Upper chamber vetoes bill curbing realtors' rental fees
The veto comes as real estate agencies have vehemently protested the bill and have threatened to petition the Constitutional Court.
Under the changes to the act on real estate agency tabled by the Left, landlords would fully pay the commission fee charged by a real estate agency for a service commissioned by them.
This means tenants would no longer shoulder part of the fee, tackling one of the biggest complaints by individuals - the fact that tenants pay a fee for a service they have not commissioned.
A cap would also be imposed on the commission fee that can be charged by apartment rental agencies to landlords. The capped amount would correspond to one monthly rent but would not be lower than 150 euros.
The restrictions apply only to rental to individuals, business-to-business transactions are exempted.
Councillor Mitja Gorenšček, who led the veto initiative, argued today that the proponents of regulation should be targeting other fields on the market and not an area that the average persons encounters once or never in their life.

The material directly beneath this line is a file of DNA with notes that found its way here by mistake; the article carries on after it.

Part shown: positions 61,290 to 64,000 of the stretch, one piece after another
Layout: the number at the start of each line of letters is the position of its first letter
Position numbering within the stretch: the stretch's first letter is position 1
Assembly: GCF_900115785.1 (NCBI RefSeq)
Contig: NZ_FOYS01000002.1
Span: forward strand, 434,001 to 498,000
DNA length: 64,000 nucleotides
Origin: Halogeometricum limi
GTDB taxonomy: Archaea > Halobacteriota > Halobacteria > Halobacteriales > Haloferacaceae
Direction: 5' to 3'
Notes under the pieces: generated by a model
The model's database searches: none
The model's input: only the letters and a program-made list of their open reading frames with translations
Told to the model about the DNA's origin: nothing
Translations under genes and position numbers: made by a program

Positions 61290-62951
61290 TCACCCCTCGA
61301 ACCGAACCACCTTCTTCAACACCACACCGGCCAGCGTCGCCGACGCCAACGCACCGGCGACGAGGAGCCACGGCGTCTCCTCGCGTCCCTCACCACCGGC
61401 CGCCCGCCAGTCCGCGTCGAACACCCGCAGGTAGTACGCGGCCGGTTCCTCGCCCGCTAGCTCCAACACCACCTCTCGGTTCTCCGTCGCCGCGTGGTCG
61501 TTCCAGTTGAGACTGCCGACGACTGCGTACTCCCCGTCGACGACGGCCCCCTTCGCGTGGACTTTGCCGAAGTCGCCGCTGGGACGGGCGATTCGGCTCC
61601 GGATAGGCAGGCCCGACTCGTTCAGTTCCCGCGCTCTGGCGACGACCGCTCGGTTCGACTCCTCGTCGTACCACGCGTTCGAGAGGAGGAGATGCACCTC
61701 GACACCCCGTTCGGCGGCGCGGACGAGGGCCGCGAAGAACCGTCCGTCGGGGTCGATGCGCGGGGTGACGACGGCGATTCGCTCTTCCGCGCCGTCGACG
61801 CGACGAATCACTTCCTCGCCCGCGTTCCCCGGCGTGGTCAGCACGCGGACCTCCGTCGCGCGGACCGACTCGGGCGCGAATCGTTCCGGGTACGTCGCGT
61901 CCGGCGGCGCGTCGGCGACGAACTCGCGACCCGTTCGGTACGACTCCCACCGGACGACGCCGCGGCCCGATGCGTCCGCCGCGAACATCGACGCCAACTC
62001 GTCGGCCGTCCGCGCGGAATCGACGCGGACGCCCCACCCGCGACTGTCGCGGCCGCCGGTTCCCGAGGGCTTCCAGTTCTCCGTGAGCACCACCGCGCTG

The Left's Luka Mesec begged to differ, arguing Slovenia had not developed a long-term flat renting market, with most tenants signing 12-month contracts and then being forced to pay for a service they did not commission every few years.
While the Left argued one of the goals of the bill was to enable people affordable housing, Gorenšček said the real problem was insufficient supply and that this was where the state should intervene with measures. He however also echoed the claims of businesses that the bill was an encroachment on the free market.
Environmental and Spatial Planning Ministry State Secretary Marko Maver however also came out in the defence of the bill, saying it followed housing policy guideline. He said it would increase accessibility and also encourage long-term contracts.
Meanwhile, the bill also introduces EU rules in acquiring qualifications for a real estate agent; Slovenia had already received a warning about a delay from the European Commission.
The Left is confident the bill receive the absolute majority needed in the National Assembly to override the veto.